In a country that mandates kebabs on pizzas, aloo chaat in burgers and even masala in Mirinda, is it surprising that we decide to put spice in the Sushi?
It is well known among restaurateurs across the nation that the Indian palate is not particularly adventurous. Anything that has to sell in India necessarily needs to be carb-based, verrrry spicy and desserts, cloyingly sweet. Any restaurant that tries otherwise, is usually another entry in the inventory of “nice try” attempts at bringing “authentic cuisine” to our shores.
With the rise in popularity of sushi it was only a matter of time before we decided that “authentic Japanese” was not Indian enough. Our riposte to the revered and ancient culinary traditions of Japan is to throw masala at it.
But that said and vented, culinary art these days is nothing if not a tip of the hat to the market; and if the market decrees that all things should be masala’d for acceptability, it falls to the ingenuity of experienced chefs not to receive the worst Indian admonition of all, “It’s soooo bland, yaaar.”
From that standpoint, the oeuvres of Chef Kapil Sahi, Executive Chef of Davanam Sarovar Portico Suites deserves credit for a first of sorts… and that is, trying to win the hearts of Indian customers by “putting a twist to the taste by adding Indianness to the Japanese cuisine.”
The dining table was decorated with tiny bowls of black and brown olives (olives flummoxed us), gherkins, vinegar dipped ginger, skinny cucumber, mint and... “wasabi chutney”.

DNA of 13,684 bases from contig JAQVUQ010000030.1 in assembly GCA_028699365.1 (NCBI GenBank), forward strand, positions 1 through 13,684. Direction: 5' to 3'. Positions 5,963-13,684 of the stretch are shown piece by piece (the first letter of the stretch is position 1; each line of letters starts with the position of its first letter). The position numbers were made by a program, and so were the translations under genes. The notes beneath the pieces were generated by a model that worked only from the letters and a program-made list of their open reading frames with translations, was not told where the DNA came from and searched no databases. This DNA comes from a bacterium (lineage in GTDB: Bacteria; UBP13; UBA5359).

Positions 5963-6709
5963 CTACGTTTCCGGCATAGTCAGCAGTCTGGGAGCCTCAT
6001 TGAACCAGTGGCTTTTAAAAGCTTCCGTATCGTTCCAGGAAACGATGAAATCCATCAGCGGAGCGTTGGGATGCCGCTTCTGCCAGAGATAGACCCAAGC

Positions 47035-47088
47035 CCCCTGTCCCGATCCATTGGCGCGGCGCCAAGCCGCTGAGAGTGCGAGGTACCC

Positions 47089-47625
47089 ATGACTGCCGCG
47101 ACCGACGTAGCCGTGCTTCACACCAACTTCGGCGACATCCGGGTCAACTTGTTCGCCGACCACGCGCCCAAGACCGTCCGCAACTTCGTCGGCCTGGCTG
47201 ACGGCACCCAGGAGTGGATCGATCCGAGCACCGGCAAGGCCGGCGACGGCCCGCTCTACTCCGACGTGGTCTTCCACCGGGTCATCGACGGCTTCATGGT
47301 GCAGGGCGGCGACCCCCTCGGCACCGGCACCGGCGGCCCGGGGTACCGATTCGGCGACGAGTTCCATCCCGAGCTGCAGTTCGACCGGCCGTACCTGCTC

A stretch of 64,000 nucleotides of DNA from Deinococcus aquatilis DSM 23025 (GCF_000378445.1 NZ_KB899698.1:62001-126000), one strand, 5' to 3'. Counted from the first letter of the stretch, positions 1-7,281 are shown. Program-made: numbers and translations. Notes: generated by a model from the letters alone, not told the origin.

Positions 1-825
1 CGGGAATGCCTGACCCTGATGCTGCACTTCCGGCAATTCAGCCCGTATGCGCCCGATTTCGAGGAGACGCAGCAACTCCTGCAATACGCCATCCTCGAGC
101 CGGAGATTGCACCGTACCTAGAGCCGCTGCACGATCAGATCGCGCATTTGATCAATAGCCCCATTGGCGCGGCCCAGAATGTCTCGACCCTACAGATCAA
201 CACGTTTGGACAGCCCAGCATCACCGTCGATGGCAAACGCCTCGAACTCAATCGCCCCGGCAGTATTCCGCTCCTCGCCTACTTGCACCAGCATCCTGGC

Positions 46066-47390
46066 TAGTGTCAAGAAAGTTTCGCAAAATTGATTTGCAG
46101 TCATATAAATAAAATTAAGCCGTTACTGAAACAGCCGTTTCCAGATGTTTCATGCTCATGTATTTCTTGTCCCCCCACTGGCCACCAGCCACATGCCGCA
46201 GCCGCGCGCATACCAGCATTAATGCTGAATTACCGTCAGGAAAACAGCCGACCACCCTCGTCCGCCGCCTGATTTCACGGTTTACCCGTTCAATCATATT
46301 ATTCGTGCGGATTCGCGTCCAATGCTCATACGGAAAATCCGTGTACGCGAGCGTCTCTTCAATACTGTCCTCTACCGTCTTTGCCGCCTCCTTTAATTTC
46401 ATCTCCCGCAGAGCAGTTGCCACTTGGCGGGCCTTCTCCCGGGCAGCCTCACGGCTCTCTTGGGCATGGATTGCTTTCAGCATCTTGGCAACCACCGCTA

The appetizer was (a very Delhi-esque) Tokyo Chaat. It had a crispy base topped with SunoMono (made of thin cucumber and vinegar), tossed with Chaat Masala with mayonnaise (the mayo flummoxed us) on top. The starter was served with tamarind chutney.
And then to the main courses.
The challenge to blend sushi with the tandoor was easily won. (India - 1, Japan - 0.)
The sushi was stuffed with semi-cooked prawns (babycorn for the veggies). The sushi rolls were served with soya sauce dip and a decoction of tamarind and jaggery. Prepared with hung yogurt (curd?), the Wasabi chutney added to the melange of taste. Some other guests who knew their Japanese food told us that the sushi was a little on the hard side.
They say Japanese cuisine is not complete without Miso soup. We didn’t get Miso soup. Well, not exactly, but we did get a Miso Mutton Shorba.
And then the Katsu, another Japanese cuisine staple to curry up. Katsu is typically beef, pork and chicken and is one of the more popular curries in Japan. We were served a lamb and beef Katsu Curry with sticky rice. The lamb curry comprised onions, carrots and potatoes blended with Indian spices. A breaded deep-fried chicken cutlet was part of our big curry bowl, and this was inspired by what they call “chop” in Bengal. (We think the Brits call it that, too.)
Some of the guests felt that while the lamb curry was spicy and delivered Indian spices, the Beef Katsu tasted sweeter and failed the Indian palate for the lack of masala. Vegetarians were served the a Subzi Katsu Curry.
And then there was dessert. Sake infused jalebi was served with sesame seeds and saffron. Again, the same people who complained that the sushi was “too hard” felt the same way about the jalebis. Too hard. There was also wasabi ice cream served in a sugar spun basket. The wasabi delivered its kick but it did not feel like dessert.
A four course meal costs about Rs 1200 for two.
In the final analysis, it’s always a challenge for chefs in India, being forced to fusion. Rather than fall to hiding everything in a fog of spice, the better among them make an honest attempt not to lose the flavours of the host cuisine and yet, tear into the unforgiving Indian palate with the required amount of masala.
Even if Chef Sahi’s canvas is the accommodating subtlety of Japanese cuisine, his effort is true to purpose and the result was appreciated by the restaurant’s spice-seeking customers.